Both sexes either fully winged or with wings shorter than thorax width. Body and legs brown, tarsi and much of fore tibiae yellow, also hind tibiae sometimes yellow at base; antennal segment III mainly yellow, IV–VI variably yellow at base; fore wings weakly shaded toward apex. Antennae 8-segmented; sense cones longer in winged than wingless individuals, segment III with 3 sense cones, IV with 4 sense cones; VIII constricted to base. Head longer than wide, slightly wider across cheeks than across eyes, cheeks without prominent tubercles, but with several small setae in wingless individuals; postocular setae long and pointed, wide apart; maxillary stylets retracted to eyes, close together medially. Pronotum without sculpture medially; with four pairs of slender pointed major setae, anteromarginal setae small. Fore tarsal tooth small in winged but large in wingless individuals. Metanotum without sculpture medially. Fore wing parallel sided, with about 10 duplicated cilia. Abdominal tergites II–VII with two pairs of sigmoid wing-retaining setae, even in wingless individuals, marginal setae S1 long and pointed; tergite IX setae S1 pointed, almost as long as tube.
Male varying in size, large males with fore femora swollen; tergite IX setae S2 short and stout; sternite VIII with transverse pore plate extending full width of sternite.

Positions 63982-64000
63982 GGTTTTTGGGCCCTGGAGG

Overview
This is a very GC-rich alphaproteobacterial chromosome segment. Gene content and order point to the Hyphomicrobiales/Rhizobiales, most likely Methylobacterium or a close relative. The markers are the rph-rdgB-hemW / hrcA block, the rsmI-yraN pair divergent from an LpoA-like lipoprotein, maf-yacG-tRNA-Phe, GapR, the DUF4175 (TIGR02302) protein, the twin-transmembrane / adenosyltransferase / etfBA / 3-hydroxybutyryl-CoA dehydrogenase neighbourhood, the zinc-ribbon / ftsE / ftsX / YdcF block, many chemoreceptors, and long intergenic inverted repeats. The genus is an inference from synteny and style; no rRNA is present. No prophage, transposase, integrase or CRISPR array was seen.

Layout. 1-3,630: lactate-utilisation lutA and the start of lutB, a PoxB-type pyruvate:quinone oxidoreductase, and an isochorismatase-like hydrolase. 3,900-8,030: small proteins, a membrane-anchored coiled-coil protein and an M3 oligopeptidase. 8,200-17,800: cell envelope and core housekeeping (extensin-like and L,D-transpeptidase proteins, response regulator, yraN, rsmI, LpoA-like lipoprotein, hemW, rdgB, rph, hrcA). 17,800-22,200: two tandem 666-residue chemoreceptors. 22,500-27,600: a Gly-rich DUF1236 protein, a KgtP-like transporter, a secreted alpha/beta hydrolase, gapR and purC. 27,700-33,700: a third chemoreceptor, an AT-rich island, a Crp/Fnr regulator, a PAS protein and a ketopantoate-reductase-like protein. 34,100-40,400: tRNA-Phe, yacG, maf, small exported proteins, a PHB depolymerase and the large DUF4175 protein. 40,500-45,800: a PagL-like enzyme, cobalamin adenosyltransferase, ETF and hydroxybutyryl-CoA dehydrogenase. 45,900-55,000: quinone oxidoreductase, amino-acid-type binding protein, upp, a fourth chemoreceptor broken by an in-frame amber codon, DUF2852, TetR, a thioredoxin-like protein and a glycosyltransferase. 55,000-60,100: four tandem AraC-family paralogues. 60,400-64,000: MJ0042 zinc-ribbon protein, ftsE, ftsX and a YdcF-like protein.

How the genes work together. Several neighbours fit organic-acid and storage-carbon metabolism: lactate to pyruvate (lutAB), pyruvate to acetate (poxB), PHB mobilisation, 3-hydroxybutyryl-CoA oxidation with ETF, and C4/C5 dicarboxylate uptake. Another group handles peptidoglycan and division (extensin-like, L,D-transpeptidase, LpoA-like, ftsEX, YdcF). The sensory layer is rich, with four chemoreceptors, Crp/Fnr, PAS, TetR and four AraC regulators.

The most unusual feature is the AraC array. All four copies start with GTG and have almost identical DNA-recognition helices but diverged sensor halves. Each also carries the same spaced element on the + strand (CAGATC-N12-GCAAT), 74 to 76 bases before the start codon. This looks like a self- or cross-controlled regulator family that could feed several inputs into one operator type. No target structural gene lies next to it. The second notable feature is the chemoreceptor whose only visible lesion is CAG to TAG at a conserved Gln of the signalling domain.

This species is not known from California, but is included here as one specimen has been seen from British Colombia. H. karnyi from North America is possibly the same species as the European H. fungi Zetterstedt, and neither of these can be distinguished satisfactorily from H. orientalis Ananthakrishnan from India, Australia and New Zealand (Mound & Walker, 1986); a further species described from Hawaii is another member of this complex (Mound, 2017). H. karnyi was treated by Stannard (1968) as a synonym of H. beachae (Hinds), but that species has an elongate pelta similar to Hoplandrothrips species and also has shorter maxillary stylets that do not meet medially in the head. Species in the genus Hoplothrips frequently exhibit considerable sexual dimorphism, males vary in size with structural characters being allometric, and many species produce winged and wingless morphs. As a result, identification is difficult of the 130 species from around the world that are listed in the genus, and there are no available identification keys.
Breeding on dead branches, and presumably feeding on unidentified fungal hyphae, possibly Stereum species, on various trees.
Widespread in eastern USA, one specimen has been studied from British Columbia, so the species is likely to occur in northern California. This species is further discussed by Mound (2017) in the context of Hoplothrips species from Hawaii.
Hoplothrips karnyi (Hood)
Trichothrips karnyi Hood, 1914: 20
Mound LA (2017) Intraspecific structural variation among Hawaiian Hoplothrips (Thysanoptera, Phlaeothripidae), with ten new synonymies and one new species. ZooKeys 722: 137–152.
Mound LA & Walker AK (1986) Tubulifera (Insecta: Thysanoptera). Fauna of New Zealand 10: 1–140.
Stannard LJ (1968) The Thrips, or Thysanoptera, of Illinois. Bulletin of the Illinois Natural History Survey 29: 213–552.